• 'Gender-oriented theory of science and technology': critical reflection on natural science findings that appear to be wholly scientific and thus 'objective' (e.g. evolution theories) and technology research, e.g. by involving social-constructivist analyses providing insights into the gendered nature of nature and technology theories and studies, and by addressing socio-economic aspects of socio-technological change (module element in environmental and sustainability studies)
  • 'Gender in social-ecological research': looking at research in the field of social ecology, students should learn that and how gender functions as an 'eye opener' and a conceptual category in the development of system, orientation and transformation knowledge, which (other) types of knowledge are generated and which (other) types of knowledge are involved in the process of knowledge generation (module element in the Bachelor's degree courses in environmental and sustainability sciences, basic module in research-oriented Master's degree courses in sustainability sciences)
  • 'Sustainable use of resources and infrastructure development from a gender perspective': discourses on water use and management, climate and waste policies deal with questions such as whether and how gender is inscribed in problem analysis and problem-solving processes and how it is reflected in technical infrastructure systems in order to generate socio-ecological criteria for sustainable use strategies and infrastructure development (module element in environmental and sustainability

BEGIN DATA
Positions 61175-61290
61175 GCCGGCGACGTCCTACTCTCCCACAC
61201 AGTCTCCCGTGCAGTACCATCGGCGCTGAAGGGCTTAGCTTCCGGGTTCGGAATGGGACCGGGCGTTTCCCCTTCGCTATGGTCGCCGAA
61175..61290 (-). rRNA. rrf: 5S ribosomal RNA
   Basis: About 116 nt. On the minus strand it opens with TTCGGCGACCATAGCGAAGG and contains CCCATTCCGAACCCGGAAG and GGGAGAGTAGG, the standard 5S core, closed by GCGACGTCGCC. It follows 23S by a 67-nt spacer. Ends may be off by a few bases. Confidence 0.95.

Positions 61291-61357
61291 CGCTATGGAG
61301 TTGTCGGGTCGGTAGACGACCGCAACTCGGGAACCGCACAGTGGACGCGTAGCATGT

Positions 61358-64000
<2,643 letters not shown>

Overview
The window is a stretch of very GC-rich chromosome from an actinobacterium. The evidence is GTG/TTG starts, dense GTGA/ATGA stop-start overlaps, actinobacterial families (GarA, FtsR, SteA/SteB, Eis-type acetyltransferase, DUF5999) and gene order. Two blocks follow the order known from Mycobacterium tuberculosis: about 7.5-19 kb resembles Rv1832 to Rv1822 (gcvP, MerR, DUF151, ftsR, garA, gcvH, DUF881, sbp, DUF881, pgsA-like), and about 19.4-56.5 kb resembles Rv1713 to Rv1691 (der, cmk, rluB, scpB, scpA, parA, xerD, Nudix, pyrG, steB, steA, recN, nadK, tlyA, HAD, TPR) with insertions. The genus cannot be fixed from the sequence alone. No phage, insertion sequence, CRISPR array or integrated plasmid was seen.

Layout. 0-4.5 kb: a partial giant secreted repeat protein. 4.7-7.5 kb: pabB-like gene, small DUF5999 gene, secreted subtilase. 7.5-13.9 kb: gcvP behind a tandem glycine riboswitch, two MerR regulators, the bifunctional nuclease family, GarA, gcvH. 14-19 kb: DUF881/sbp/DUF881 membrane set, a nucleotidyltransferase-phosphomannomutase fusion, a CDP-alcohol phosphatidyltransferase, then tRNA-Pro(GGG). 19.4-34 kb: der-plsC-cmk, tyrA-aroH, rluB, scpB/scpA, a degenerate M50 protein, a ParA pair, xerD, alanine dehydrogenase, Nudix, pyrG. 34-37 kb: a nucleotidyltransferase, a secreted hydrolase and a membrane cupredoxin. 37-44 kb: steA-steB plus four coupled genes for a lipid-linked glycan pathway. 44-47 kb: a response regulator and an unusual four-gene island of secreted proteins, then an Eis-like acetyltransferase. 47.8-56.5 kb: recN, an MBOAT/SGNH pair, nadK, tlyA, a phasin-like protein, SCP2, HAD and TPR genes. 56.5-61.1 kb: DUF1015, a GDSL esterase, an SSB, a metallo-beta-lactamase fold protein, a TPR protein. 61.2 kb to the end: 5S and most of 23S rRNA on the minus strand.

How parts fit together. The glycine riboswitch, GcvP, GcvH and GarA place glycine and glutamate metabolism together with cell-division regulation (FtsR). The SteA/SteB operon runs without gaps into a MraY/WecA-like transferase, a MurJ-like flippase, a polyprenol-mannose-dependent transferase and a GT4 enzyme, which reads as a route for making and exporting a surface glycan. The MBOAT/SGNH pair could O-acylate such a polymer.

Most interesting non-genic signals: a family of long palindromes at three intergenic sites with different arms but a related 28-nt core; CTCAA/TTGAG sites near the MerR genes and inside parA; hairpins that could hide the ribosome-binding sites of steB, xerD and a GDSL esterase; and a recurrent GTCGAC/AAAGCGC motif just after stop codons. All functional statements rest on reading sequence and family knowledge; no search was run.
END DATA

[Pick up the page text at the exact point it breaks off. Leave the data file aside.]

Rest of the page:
• sciences, module in research-oriented Master's degree courses in the field of sustainability sciences (depending on the study course design))
  • 'Environmentally compliant and gender-neutral product development and use': students should become familiar with discourses on consumer research, material stream analysis and management as well as integrated product policy in sustainability research and possible gender-specific inscriptions. Furthermore, approaches that provide starting points for a precautionary approach to natural resources are being dealt with (module element in environmental and sustainability sciences).
  • 'Sustainable spatial development and gender relations': with regard to the goals of sustainable urban and regional development, it is important to ask whether and how spatial patterns and structures are characterised by gender ascriptions, and how access to and use of the resource space/area reflect gender differences in order to identify the intersections of research fields such as feminist spatial research and space-related sustainability research (module element in environmental sciences, module in sustainability science (depending on the study course design))
  • 'Protection and use of landscape and nature from a gender perspective': based on research results at the intersection of landscape, nature conservation and sustainability research with gender research, dichotomies and hierarchies in the assessment of nature and landscape must be detected and questioned with regard to implicit gender connotations. Based on this, students should deal with approaches to and questions of how goals and strategies for protection and use can be implemented (module element in environmental and sustainability sciences).

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Degree Stage:

The above content should be included in the Bachelor's degree courses. The module element 'Gender relations and sustainability' should be weighted differently, depending on the design of the particular course. The other issues should be taught in the second and third year of study (specialisation stage). It is recommended to deal with the research-based modules/module elements that use gender as a conceptual approach to environmental and sustainability topics in more detail in the Master's study courses. All gender-related modules or module elements should be project-oriented, if possible.